For Pod users the big news is a significant shift in production to China. Reportedly the quality of the product from China is slightly better than the US production. Here are a couple of quotes dredged up from the whole.

Duane DeSisto
In the second quarter, approximately 80% of our production came out of Bedford, with the remainder from China. In the most recent quarter, the inverse is the case, with approximately 85% of our production coming from China. This was a swift and impressive transition and I'm proud of our accomplishment.

But apparently most is still in inventory:

Duane DeSisto
So, it's a good question, Mike, but you have to take a look at it. The bottom line is we're carrying four months worth of inventory. So what we produced in the third quarter has not hit the P&L.

It is gonna get smaller. I think that is a good thing.

Mike Weinstein – JP Morgan
Okay. And then the last item and I'll let some one else jump in here. But could you just update us on the progress of the next generation Pod and when we should start thinking about that coming to market and the profitability profile of that product? Thanks.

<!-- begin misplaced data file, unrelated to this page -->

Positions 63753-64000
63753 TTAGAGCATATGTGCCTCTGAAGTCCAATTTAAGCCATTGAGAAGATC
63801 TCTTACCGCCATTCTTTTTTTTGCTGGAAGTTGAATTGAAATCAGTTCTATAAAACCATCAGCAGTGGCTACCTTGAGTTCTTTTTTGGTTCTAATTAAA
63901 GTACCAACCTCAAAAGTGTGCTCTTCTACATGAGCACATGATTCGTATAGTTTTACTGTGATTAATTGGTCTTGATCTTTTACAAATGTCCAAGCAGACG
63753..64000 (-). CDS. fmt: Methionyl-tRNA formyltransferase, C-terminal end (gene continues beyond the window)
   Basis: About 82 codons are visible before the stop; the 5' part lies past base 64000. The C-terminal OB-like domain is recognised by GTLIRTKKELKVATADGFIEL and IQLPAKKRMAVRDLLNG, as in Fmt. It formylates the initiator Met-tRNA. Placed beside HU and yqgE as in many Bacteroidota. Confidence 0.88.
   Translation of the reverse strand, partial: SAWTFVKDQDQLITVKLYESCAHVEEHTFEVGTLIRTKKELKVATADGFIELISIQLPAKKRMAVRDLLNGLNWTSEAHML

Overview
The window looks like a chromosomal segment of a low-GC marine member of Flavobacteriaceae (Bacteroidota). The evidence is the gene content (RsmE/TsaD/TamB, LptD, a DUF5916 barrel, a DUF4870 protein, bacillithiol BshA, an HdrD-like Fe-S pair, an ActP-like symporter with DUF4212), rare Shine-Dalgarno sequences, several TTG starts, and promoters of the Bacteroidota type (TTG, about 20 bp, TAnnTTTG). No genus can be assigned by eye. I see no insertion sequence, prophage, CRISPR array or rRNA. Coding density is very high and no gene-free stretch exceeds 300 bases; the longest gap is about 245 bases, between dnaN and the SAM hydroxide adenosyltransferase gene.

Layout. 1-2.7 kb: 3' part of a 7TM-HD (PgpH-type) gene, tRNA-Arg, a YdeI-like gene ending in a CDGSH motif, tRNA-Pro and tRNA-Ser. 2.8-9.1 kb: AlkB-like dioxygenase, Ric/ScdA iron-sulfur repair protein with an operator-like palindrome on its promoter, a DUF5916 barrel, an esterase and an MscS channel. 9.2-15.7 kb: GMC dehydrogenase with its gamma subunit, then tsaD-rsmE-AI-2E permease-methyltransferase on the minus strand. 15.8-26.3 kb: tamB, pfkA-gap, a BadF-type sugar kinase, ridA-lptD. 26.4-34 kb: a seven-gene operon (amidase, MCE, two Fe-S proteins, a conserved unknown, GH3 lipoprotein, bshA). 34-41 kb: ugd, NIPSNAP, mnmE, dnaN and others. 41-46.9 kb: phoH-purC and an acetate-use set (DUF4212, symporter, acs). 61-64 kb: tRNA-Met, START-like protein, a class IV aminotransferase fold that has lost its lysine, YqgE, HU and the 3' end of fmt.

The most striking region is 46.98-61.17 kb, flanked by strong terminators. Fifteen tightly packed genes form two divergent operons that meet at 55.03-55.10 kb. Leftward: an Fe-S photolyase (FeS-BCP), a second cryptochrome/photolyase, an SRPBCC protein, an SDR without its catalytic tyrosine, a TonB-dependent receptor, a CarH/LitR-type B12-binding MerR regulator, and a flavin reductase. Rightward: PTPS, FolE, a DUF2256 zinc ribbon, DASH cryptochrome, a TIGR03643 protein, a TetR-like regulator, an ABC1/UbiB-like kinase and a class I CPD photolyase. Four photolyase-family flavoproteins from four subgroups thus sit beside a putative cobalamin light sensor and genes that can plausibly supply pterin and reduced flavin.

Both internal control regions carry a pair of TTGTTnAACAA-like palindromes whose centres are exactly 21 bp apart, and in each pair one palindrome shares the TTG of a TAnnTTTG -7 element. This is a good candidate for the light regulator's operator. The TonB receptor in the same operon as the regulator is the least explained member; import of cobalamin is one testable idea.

Duane DeSisto
Okay. It's very early on. Obviously there's all kinds of engineerings and regulatory hurdles to get through, but it really looks like a – our goal would be the back half of 2010. Our target is 40% smaller and 25% less cost is the target. We still have a ways to go, but we haven't seen anything to-date that would discourage us at the moment
Other stuff you can find in there includes:
  • A lot of financial talk about cost, inventories P&L etc. Apparently the unit cost of a Pod was originally about 70 bucks and is expected to be less than $20 soon. The cost of the silver in the battery is significant.
  • There is a trial under way for a sub set of T2’s who use U500.
  • Analysts ask the same question numerous times. I don’t know if that is because they don’t pay attention to other peoples questions, have the attention spans of three year olds or they are fishing for details, probably a little of all three.

November 21, 2008

From The News Wire: Animas Battery Cap Recall